Let \(\varvec{s}=\langle s_1\ \dots \ s_n\rangle \) be a sequence s.t. \( \varvec{p}'\preceq \varvec{s}\), i.e. there exists an embedding \((e_i)_{i\in [k']}\):

  • \(\forall i,\; e_{i+1}>e_i\),

  • \(\forall i,\; p'_i\subseteq s_{e_i}\),

  • \(\forall j\in [e_i+1,e_{i+1}-1],\; q'_i\nsubseteq _Ds_{e_j}\)

By definitions of \(\lhd \) and embedding,

  1. (i)

    \(\forall i\in [k],\; p_i\subseteq p'_i\subseteq s_{e_i}\), (\(e_i\) exists because \(k\le k'\))

  2. (ii)

    \(\forall i\in [k-1],\;\forall j\in [e_i+1,e_{i+1}-1],\; q'_j\nsubseteq _Ds_{e_i}\), and thus \(q_j\nsubseteq _Ds_{e_i}\) (because \(\nsubseteq _D\) is anti-monotone and \(q_i\subseteq q'i\))

This means that \((e_i)_{i\in [k]}\) is an embedding of \( \varvec{p}\) in \(\varvec{s}\). \(\square \)

Proof of Proposition 4 (Anti-monotonicity of the support of Constrained NSP)

The proof of this property is similar to the proof of Proposition 3.

Let \(\varvec{p} = \langle p_1\ \lnot q_1\ p_2\ \lnot q_2\ \dots p_{k-1}\ \lnot q_{k-1}\ p_{k}\rangle \) and \(\varvec{p}' =\langle p'_1\ \lnot q'_1\ p'_2\ \lnot q'_2\ \dots p'_{k'-1}\)\(\lnot q'_{k'-1} p'_{k'}\rangle \) be two NSP s.t. \(\varvec{p}\lhd \varvec{p}'\). And let \(\varvec{s}=\langle s_1\ \dots \ s_n\rangle \) be a sequence s.t. \( \varvec{p}'\preceq \varvec{s}\), i.e. there exists an embedding \((e_i)_{i\in [k']}\):

  • \(\forall i,\; e_{i+1}>e_i\) (embedding), \(e_{i+1}-e_i\le \theta \) (maxgap) and \(e_{k'}-e_1\le \tau \) (maxspan),

  • \(\forall i,\; p'_i\subseteq s_{e_i}\),

  • \(\forall j\in [e_i+1,e_{i+1}-1],\; q'_i\nsubseteq _Ds_{e_j}\)

To prove that \(\varvec{p}\preceq \varvec{s}\), we prove that \((e_i)_{i\in [k]}\) is an embedding of \( \varvec{p}\) in \(\varvec{s}\).

Let us first consider that \(k=k'\), then by definitions of \(\lhd \) and the embedding,

  1. (i)

    \(\forall i\in [k],\; p_i\subseteq p'_i\subseteq s_{e_i}\),

  2. (ii)

    \(\forall i\in [k-1],\;\forall j\in [e_i+1,e_{e+1}-1],\; q'_j\nsubseteq _Ds_{e_i}\), and thus \(q_j\nsubseteq _Ds_{e_i}\) (because of anti-monotonicity of \(\nsubseteq _D\) and \(q_i\subseteq q'i\))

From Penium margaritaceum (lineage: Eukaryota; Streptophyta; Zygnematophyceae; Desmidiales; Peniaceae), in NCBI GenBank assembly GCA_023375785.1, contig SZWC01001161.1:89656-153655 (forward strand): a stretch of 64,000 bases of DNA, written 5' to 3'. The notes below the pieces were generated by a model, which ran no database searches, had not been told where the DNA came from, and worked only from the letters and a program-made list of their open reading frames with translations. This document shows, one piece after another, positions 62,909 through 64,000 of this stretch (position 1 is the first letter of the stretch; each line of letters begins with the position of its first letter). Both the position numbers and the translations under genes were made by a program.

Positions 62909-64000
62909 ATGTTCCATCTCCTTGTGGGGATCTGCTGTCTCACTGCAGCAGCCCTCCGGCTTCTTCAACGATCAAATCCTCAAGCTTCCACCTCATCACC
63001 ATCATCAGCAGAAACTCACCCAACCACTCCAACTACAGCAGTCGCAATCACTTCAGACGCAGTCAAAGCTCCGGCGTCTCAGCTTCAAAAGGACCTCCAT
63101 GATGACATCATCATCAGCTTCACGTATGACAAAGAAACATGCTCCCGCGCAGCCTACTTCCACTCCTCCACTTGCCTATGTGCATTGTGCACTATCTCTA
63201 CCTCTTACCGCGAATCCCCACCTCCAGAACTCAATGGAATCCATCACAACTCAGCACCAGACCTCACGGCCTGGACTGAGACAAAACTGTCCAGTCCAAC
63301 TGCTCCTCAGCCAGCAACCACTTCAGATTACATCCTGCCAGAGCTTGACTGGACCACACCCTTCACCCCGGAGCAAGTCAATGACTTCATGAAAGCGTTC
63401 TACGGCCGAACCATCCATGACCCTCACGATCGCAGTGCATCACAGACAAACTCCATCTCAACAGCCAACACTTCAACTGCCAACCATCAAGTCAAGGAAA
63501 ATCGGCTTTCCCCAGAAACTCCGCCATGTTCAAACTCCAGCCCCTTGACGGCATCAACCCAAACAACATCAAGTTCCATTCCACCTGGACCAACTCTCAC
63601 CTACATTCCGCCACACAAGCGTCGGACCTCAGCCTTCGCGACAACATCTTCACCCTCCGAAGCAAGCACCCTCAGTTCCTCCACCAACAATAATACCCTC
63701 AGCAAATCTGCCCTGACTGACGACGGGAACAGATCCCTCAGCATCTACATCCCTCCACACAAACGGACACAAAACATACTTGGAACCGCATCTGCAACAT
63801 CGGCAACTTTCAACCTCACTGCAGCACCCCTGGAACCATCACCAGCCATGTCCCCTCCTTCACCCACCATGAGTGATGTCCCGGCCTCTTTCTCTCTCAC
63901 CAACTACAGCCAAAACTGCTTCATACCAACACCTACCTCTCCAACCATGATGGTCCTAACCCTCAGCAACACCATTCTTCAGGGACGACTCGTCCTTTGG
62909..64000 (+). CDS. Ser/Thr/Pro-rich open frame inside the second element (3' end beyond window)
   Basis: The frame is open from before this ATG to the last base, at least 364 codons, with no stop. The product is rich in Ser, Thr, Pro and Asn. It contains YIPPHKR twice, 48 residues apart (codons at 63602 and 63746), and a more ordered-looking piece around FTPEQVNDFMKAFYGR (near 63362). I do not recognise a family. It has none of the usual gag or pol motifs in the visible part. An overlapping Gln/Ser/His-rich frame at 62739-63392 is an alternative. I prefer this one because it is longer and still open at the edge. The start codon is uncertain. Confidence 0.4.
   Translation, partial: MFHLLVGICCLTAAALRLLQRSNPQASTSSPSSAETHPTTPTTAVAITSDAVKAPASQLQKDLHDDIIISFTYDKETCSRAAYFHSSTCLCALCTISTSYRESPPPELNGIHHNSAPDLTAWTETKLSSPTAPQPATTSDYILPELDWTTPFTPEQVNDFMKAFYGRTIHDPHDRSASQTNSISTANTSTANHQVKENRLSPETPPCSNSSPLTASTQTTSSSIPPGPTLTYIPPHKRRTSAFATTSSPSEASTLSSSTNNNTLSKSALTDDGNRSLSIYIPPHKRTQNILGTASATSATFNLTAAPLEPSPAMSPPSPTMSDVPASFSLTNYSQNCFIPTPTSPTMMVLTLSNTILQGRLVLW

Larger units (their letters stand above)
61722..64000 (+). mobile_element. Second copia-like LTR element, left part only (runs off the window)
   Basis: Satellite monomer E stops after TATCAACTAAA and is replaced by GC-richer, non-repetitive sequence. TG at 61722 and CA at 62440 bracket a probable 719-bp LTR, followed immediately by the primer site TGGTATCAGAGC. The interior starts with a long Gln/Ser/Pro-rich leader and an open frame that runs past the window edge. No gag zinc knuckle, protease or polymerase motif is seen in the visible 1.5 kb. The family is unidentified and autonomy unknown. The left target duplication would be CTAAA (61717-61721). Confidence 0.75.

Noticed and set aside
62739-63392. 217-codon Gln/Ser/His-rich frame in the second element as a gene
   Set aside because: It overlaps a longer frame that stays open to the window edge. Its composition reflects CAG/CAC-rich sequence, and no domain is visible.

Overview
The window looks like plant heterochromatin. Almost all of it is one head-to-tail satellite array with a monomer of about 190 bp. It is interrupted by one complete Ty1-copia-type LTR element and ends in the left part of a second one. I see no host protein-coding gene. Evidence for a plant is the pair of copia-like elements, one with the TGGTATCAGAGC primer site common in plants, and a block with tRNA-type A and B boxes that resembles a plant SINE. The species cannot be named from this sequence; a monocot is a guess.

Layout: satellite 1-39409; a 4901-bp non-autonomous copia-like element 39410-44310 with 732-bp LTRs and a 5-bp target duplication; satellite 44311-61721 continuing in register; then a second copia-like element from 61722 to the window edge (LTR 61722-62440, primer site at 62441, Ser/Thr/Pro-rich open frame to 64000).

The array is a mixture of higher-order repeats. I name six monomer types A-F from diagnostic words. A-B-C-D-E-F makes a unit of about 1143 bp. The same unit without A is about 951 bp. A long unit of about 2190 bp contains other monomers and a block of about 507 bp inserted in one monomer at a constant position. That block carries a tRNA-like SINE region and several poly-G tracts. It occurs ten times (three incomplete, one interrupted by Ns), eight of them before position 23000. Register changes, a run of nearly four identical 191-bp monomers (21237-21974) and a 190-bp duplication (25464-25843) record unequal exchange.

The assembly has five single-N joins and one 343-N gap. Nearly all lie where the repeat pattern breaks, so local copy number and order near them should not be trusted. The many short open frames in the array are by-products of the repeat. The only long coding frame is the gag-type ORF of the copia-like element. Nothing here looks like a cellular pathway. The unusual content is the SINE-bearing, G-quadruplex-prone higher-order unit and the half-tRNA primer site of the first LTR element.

In addition, we know that maxgap and maxspan constraints are satisfied by the embedding, i.e. 

  1. (iv)

    \(\forall i\in [k],\;e_{i+1}-e_i\le \theta \)

  2. (v)

    \(e_{k}-e_1=e_{k'}-e_1\le \tau \)

Let us now consider that \(k'>k\), (i), (ii) and (iii) still holds, and we know that if \(e_{k}<e_{k'}\) (embedding property), then \(e_{k}-e_i<\theta \).

This means that \((e_i)_{i\in [k]}\) is an embedding of \(\varvec{p}\) in \(\varvec{s}\) that satisfies gap constraints. \(\square \)

Proof of Proposition 5

(Complete and correct algorithm) The correction of the algorithm is given by lines 2–3 of Algorithm 1. A pattern is outputted only if it is frequent (line 2).

We now prove the completeness of the algorithm. First of all, we have to prove that any pattern can be reached using a path of elementary transformations (\(\leadsto \in \{\leadsto _n, \leadsto _s, \leadsto _c\}\)). Let \(\varvec{p}'=\langle p'_1 \dots p'_{m}\rangle \) be a pattern with a total amount of n items, \(n>0\), then it is possible to define \(\varvec{p}\) such that \(\varvec{p} \leadsto \varvec{p}'\) where \(\leadsto \in \{\leadsto _n, \leadsto _s, \leadsto _c\}\), and \(\varvec{p}\) will have exactly \(n-1\) items:

  • if the last itemset of \(\varvec{p}'\) is such that \(|p'_{m}|>1\) we define \(\varvec{p}=\langle p'_1 \dots p'_{m-1}\ p_{m}\rangle \) as the pattern with the same prefix as \(\varvec{p}'\) and an additional itemset, \(p_{m}\) such that \(|p_{m}|=|p_{m}'|-1\) and \(p_{m} \subset p_{m}'\): then \(\varvec{p} \leadsto _c \varvec{p}'\)

  • if the last itemset of \(\varvec{p}'\) is such that \(|p'_{m}|=1\) and \(p'_{m-1}\) is positive then we define \(\varvec{p}=\langle p'_1 \dots p'_{m-2}p'_{m-1}\rangle \): then \(\varvec{p} \leadsto _s \varvec{p}'\)

  • if the last itemset of \(\varvec{p}'\) is such that \(|p'_{m}|=1\) and \(p'_{m-1}\) is negative (non-empty) then we define \(\varvec{p}=\langle p'_1 \dots p_{m-1}\ p'_{m}\rangle \) where \(p_{m-1}\) is such that \(|p_{m-1}|=|p_{m-1}'|-1\) and \(p_{m-1} \subset p_{m-1}'\): then \(\varvec{p} \leadsto _n \varvec{p}'\)

Applying this rules recursively, for any pattern \(\varvec{p}\) there is a path from the empty sequence to \(\varvec{p}\): \(\emptyset \leadsto ^* \varvec{p}\). Also, exactly one of the three extensions can be used at any step, meaning that these path is unique. This prove that our algorithm is not redundant.